a)
Deficient reasons sufficient for the purposes of Rule 111(2) EPC? 

According to established case law (T 292/90; T 951/92; T 740/93; T 698/94; T 278/00, OJ 2003, 546, T 70/02; T 963/02; T 897/03; T 763/04; T 316/05; T 1366/05; T 1612/07; T 1870/07; T 1997/08 and T 2366/11), a decision should consider the essential facts, evidence and arguments in detail and contain the logical chain of reasoning which led to the conclusion drawn.

However there are isolated decisions where deficient reasons have been treated as being sufficient as long as they amounted to some form of reasoning at all. In T 856/91 the board regarded incomplete and poor reasoning as being sufficient for the purposes of R. 68(2) EPC. In T 1231/03, it was decided that the contested decision contained an assessment of the main points in dispute and was therefore sufficiently reasoned. The decision's defects in terms of its content (incoherent line of argument, inaccurate formulation of the technical problem and allegedly erroneous assessments) were not an infringement of R. 68(2) EPC 1973 in this case. In T 647/93 (OJ 1995, 132) the board found that the reasons cited by the examining division in its refusal decision were somewhat "enigmatic" and without basis in the EPC 1973. However, even if those reasons were therefore ill-founded, this did not mean that the decision did not contain any at all within the meaning of R. 68(2) EPC 1973 or that there had been a substantial procedural violation. In T 374/12 the board found that no consideration whatsoever had been given to a line of attack considered to be important by the opponent, as distinct from T 856/91 and T 1231/03, where in each case there had been a gap in the reasoning. Also in T 1747/06 the board distinguished the case before it from that in T 856/91 because no reasons of any kind had been given. For other cases in which nothing akin to reasons were given, see in this chapter III.K.3.4.4 c) "No reasons for decision".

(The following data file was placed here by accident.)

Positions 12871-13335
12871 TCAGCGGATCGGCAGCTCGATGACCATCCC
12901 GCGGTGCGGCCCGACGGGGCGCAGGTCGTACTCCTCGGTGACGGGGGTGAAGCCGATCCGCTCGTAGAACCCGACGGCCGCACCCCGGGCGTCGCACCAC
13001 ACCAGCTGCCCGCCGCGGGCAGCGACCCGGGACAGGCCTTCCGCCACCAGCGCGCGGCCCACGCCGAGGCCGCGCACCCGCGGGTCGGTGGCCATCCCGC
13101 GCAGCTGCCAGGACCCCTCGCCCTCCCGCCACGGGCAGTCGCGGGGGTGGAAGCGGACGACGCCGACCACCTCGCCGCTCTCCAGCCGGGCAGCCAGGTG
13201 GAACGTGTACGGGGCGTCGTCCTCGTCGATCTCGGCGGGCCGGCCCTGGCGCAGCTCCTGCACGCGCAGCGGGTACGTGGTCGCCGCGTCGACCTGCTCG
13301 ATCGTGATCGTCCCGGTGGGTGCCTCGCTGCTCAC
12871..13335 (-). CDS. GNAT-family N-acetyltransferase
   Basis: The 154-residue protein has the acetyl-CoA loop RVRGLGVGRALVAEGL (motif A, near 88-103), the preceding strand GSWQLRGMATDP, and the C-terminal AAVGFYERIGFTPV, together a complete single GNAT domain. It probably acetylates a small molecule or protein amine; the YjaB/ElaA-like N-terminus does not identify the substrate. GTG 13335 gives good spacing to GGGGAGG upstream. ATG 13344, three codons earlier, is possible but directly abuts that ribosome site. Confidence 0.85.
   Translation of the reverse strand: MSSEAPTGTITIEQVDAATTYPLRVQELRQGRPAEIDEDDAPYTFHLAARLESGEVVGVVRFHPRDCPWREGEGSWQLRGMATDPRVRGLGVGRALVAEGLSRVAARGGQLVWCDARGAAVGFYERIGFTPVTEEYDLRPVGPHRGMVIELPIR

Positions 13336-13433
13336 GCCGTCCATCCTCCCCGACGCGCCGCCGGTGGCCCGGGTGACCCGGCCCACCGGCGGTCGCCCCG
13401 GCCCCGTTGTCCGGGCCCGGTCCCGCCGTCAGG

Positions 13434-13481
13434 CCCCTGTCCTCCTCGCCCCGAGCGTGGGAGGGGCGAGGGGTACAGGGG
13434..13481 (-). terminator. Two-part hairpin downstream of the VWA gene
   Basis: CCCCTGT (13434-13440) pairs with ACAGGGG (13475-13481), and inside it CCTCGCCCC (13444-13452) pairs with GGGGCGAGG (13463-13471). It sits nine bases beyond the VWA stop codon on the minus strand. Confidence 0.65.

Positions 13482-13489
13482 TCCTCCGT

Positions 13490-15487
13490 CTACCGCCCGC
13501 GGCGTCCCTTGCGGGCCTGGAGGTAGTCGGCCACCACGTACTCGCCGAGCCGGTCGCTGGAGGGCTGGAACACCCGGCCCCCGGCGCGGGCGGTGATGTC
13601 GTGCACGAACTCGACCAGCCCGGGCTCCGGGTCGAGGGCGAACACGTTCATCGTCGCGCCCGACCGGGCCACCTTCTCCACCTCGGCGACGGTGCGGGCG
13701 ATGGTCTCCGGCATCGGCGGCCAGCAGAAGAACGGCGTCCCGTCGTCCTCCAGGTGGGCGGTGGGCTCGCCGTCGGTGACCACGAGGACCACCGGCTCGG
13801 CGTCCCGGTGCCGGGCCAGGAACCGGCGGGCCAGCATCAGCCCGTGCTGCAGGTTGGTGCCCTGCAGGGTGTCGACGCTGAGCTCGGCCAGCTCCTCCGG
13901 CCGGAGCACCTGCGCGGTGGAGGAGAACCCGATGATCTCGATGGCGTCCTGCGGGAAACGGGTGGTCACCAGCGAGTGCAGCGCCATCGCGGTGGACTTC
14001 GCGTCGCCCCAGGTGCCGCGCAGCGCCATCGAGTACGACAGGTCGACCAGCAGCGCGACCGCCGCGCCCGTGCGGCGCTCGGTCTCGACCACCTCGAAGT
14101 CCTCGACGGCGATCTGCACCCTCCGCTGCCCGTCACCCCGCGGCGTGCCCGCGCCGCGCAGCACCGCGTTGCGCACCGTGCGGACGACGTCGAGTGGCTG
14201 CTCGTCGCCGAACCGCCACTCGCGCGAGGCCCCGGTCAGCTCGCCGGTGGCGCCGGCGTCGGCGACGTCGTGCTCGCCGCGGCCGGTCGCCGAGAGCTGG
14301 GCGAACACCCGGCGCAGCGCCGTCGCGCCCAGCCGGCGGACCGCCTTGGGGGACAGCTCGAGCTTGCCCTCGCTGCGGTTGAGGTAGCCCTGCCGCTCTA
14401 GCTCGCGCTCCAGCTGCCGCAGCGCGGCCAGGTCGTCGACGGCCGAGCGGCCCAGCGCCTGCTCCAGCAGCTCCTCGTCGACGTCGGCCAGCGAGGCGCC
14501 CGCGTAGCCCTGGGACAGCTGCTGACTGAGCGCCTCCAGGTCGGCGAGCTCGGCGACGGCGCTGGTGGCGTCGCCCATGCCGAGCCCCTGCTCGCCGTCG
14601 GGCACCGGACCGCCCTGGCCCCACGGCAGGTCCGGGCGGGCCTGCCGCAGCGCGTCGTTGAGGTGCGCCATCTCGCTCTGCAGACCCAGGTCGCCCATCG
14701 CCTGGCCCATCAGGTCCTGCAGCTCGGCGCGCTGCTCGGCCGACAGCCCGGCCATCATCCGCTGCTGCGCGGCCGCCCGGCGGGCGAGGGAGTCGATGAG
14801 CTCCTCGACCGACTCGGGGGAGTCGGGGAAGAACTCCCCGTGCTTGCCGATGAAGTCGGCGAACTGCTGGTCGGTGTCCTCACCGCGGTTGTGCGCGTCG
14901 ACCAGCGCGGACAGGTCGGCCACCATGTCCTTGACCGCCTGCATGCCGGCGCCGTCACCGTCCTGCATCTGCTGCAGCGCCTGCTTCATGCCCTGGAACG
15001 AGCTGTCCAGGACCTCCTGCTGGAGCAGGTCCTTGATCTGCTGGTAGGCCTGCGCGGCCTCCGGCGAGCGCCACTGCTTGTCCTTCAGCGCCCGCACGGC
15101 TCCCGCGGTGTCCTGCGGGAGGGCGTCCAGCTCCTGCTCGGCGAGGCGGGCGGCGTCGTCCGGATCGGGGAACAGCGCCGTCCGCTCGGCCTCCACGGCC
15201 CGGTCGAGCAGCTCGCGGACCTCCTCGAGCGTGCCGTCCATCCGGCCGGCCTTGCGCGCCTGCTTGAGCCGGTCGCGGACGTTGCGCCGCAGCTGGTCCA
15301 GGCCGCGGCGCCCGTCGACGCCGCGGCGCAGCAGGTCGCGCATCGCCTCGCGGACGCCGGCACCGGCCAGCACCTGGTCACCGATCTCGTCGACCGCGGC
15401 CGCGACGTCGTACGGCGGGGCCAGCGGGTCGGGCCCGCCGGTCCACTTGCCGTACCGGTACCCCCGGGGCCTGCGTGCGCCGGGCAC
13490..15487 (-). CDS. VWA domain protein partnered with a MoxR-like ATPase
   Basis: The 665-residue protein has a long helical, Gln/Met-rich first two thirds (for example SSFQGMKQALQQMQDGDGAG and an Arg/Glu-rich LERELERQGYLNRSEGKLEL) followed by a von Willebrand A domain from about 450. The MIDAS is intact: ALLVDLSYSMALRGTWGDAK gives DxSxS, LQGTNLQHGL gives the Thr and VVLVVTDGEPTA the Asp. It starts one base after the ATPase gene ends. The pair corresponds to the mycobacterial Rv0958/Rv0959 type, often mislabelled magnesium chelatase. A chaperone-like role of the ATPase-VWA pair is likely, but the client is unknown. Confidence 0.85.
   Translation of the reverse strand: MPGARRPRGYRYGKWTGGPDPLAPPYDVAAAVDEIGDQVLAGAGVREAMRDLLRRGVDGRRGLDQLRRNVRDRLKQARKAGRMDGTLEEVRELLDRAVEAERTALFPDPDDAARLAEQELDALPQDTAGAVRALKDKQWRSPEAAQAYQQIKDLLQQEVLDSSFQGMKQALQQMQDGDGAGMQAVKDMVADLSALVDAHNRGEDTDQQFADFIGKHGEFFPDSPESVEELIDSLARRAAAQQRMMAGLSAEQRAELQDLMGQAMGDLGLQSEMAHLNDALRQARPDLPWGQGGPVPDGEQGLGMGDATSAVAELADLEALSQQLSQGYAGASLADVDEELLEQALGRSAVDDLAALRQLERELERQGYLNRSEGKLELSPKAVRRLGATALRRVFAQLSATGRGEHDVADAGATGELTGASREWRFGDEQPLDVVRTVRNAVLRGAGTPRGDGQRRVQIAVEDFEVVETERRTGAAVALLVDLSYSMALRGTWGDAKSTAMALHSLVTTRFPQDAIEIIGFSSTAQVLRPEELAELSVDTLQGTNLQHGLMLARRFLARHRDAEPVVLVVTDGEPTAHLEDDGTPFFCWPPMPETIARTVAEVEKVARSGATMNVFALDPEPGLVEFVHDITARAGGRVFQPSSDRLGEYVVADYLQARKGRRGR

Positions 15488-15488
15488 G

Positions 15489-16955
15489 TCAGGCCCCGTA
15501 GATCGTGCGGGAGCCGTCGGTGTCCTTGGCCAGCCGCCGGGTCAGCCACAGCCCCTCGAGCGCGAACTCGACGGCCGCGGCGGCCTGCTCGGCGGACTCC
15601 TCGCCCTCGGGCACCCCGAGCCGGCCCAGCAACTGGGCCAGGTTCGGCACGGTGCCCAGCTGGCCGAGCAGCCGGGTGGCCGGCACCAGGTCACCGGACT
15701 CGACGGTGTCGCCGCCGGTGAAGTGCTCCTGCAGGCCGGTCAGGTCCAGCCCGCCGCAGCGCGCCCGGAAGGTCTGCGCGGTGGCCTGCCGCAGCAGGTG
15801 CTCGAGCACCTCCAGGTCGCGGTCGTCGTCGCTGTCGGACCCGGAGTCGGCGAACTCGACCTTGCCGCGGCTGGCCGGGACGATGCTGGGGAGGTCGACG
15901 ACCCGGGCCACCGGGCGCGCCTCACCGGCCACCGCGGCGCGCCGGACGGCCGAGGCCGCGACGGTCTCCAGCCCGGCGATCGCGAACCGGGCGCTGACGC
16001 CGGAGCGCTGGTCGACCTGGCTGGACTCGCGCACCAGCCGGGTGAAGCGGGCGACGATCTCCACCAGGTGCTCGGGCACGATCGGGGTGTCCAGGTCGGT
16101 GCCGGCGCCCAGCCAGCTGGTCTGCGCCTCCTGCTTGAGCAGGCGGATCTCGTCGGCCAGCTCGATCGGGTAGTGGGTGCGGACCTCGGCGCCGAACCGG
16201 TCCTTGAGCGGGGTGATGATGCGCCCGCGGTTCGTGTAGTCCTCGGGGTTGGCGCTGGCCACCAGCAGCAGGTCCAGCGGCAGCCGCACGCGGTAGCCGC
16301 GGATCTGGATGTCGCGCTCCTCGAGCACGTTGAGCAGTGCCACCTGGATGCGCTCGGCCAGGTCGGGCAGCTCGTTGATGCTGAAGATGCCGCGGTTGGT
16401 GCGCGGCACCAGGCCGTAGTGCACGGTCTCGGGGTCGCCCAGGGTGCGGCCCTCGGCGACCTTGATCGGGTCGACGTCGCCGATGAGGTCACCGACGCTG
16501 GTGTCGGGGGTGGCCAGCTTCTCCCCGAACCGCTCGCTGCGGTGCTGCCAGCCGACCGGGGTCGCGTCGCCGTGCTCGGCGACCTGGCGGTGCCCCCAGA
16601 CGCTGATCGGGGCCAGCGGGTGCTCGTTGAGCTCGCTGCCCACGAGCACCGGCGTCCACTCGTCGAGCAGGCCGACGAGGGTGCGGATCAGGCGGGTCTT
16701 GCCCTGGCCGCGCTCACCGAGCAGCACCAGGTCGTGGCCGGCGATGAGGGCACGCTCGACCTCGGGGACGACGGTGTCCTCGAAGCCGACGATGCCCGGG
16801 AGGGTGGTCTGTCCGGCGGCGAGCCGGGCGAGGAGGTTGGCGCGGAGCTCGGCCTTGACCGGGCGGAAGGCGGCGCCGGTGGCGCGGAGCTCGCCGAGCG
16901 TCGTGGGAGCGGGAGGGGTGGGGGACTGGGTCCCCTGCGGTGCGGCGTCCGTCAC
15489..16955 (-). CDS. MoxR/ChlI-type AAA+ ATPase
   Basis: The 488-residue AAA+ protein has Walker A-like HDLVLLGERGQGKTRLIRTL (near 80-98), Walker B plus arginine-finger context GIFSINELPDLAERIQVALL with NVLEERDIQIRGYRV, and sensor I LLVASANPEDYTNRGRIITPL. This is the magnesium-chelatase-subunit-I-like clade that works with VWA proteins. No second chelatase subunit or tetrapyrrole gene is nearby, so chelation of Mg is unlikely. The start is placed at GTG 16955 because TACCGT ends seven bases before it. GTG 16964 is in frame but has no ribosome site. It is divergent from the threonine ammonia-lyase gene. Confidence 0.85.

In T 2461/10 the board held that a distinction had to be made between cases where the examining division made an error of judgement on substantive issues and those where it based its decision without any legal basis on a non-existent ground for refusal. Only in the latter case was there a substantial procedural violation.

This distinction between acceptable but deficient reasoning and non-existent reasoning is not always made. The prevailing view in the case law is that the requirement of sufficient reasoning set out under chapter III.K.3.4.3 applies (T 292/90; T 951/92; T 740/93; T 698/94; T 278/00, OJ 2003, 546; T 70/02; T 963/02; T 897/03; T 763/04; T 316/05; T 1366/05; T 1612/07; T 1870/07; T 1997/08 and T 2366/11).

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